Ph.D., Energy Psychology, An Interview - Page 6
By Jay Kantor, Ph.D. , Ridgewood, NJ, EFTNJ.Com,
also had some problems in the way she would deal with her
employers. She was a
nice, nice person who had some blind spots in her life.
We talked about it and I got a thumbnail sketch of what was
going on. I checked
first of all if she wanted to get over this problem (a check for
psychological reversal), and she did.
So, I didn't have to treat reversal.
I asked her to think about the situation that happened with
her uncle. I diagnosed
her and I found out that to correct her imbalance, she could tap
on her forehead, at the center of her forehead at what we call the
third eye point, and then she could tap under an eye, and then the
side of her eye, and then under her arm.
These were the points that came out of my diagnosis of her.
After I took her through the treatment, she said,
"Hah. I can see
what's happening, but it doesn't seem to bother me."
Then she continued, "But you know, I'm starting to
recall some other things about my uncle," and she goes back
to some things in her childhood in relationship to him.
Those issues have some charge associated with them, and so
we repeat the treatment procedure.
Then she became compassionate towards him.
She said, "I guess he really doesn't understand some
things. I guess he
really can't help himself."
Then she talked about this experience of his smell -- that
there's this smell he has and that every time she would smell
this, it would create a disturbing emotion.
So I had her bring the smell to mind and I took her through
the treatment process again.
She came back to me two weeks later, during which time she
had encountered her uncle. She
told me, "I saw him, and I saw him interact with other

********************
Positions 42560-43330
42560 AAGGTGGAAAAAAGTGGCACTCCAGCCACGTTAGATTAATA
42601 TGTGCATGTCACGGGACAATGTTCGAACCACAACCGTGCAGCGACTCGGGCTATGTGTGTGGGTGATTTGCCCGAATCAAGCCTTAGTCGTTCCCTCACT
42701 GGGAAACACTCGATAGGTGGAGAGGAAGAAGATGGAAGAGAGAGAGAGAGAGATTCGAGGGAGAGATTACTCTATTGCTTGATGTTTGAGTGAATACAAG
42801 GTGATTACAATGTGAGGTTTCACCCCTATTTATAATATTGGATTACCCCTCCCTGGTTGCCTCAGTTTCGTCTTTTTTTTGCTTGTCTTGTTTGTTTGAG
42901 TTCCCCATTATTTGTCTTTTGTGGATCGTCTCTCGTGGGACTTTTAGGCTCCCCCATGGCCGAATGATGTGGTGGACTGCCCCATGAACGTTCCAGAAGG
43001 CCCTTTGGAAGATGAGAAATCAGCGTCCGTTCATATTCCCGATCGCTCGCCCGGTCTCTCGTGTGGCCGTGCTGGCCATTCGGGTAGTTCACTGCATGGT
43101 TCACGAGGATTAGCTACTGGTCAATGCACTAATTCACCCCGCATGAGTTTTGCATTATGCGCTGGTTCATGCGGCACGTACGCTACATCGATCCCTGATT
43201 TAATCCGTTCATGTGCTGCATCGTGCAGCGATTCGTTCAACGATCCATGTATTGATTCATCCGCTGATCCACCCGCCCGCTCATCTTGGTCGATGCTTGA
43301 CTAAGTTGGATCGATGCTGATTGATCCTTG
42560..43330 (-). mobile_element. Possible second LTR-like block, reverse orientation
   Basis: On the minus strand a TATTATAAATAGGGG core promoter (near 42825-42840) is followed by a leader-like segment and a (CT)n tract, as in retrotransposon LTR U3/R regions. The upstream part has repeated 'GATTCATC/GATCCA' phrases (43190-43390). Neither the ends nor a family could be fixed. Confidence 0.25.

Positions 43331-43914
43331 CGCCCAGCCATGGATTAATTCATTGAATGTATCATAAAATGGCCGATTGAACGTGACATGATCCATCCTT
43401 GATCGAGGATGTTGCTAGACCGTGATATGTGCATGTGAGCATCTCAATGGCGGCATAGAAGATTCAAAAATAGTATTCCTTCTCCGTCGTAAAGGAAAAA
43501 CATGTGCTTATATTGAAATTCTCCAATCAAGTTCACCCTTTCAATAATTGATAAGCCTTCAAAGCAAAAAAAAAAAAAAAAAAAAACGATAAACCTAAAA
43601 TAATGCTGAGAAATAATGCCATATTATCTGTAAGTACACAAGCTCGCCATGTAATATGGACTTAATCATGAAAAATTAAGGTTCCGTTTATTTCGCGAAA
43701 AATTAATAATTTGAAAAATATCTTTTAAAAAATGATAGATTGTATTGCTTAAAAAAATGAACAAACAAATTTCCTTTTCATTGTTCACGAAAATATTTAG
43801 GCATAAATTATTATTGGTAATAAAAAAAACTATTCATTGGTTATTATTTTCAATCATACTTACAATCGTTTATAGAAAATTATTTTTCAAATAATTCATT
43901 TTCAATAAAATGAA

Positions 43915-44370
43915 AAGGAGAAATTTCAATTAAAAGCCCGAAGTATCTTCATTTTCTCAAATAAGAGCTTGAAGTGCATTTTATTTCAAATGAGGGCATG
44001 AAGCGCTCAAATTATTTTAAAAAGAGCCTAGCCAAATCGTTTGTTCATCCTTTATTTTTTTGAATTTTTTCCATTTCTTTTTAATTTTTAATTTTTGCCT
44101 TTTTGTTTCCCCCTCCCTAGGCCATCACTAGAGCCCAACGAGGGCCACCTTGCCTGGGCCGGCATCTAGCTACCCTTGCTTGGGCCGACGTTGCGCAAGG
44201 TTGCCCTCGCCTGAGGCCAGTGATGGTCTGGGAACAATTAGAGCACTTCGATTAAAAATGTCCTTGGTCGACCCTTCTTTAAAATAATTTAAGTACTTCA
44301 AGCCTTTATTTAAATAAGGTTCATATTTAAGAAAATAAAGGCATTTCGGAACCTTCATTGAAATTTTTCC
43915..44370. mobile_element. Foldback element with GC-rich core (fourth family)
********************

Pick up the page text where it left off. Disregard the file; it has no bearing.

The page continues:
people, and I saw things about him I've never seen before.
He really has a hard time socially and he's kind of bound
up, but he's trying very hard to relate to people.
I could only feel compassion.
I'm not saying we're buddy-buddy -- it's not like he's
going to be my best friend -- but I really can't feel the negative
things I used to feel towards him.
What happens when this therapy works well -- and it works a
lot and works at a very high level -- people move from negative
states and they get in touch with the deeper feelings, like
compassion, love, understanding, and forgiveness.
I think it really helps people to get in touch with their
JK: So, where people retain a memory of
the event, the disruption and emotional disturbances are treated
by the tapping.
Fred Gallo: Right.
The memory doesn't change.
They can still remember exactly what happened, but the
emotional memory is gone. The
charge is gone. It
frees the person up to move on.
JK: Are these techniques a substitute for
these replace psychotherapy?
Fred Gallo: Yes and no.
Certain aspects of psychotherapy will be replaced, like I
don't think it is necessary any more to have people go through a
lot of emoting. I
think going through a lot of emotions can be a problem for people.
It can re-traumatize them.
Also, if what we mean by psychotherapy is to try to
convince a person to think differently about something that's
emotionally upsetting, that aspect is going to have to change too,
because it's not necessary to do it that way.
Is there still a need to have a relationship with a
That's not going to change.
A therapist's presence, if they're in a good state of
health, resonates in a way that's very helpful.
can help the person to look at what has come up in doing these
example, when I took the lady through the procedures concerning
her uncle, I asked her what she got from it and what she thought
Previous Page -- Page 6 -- Next
Jay Kantor 2007. All Rights Reserved.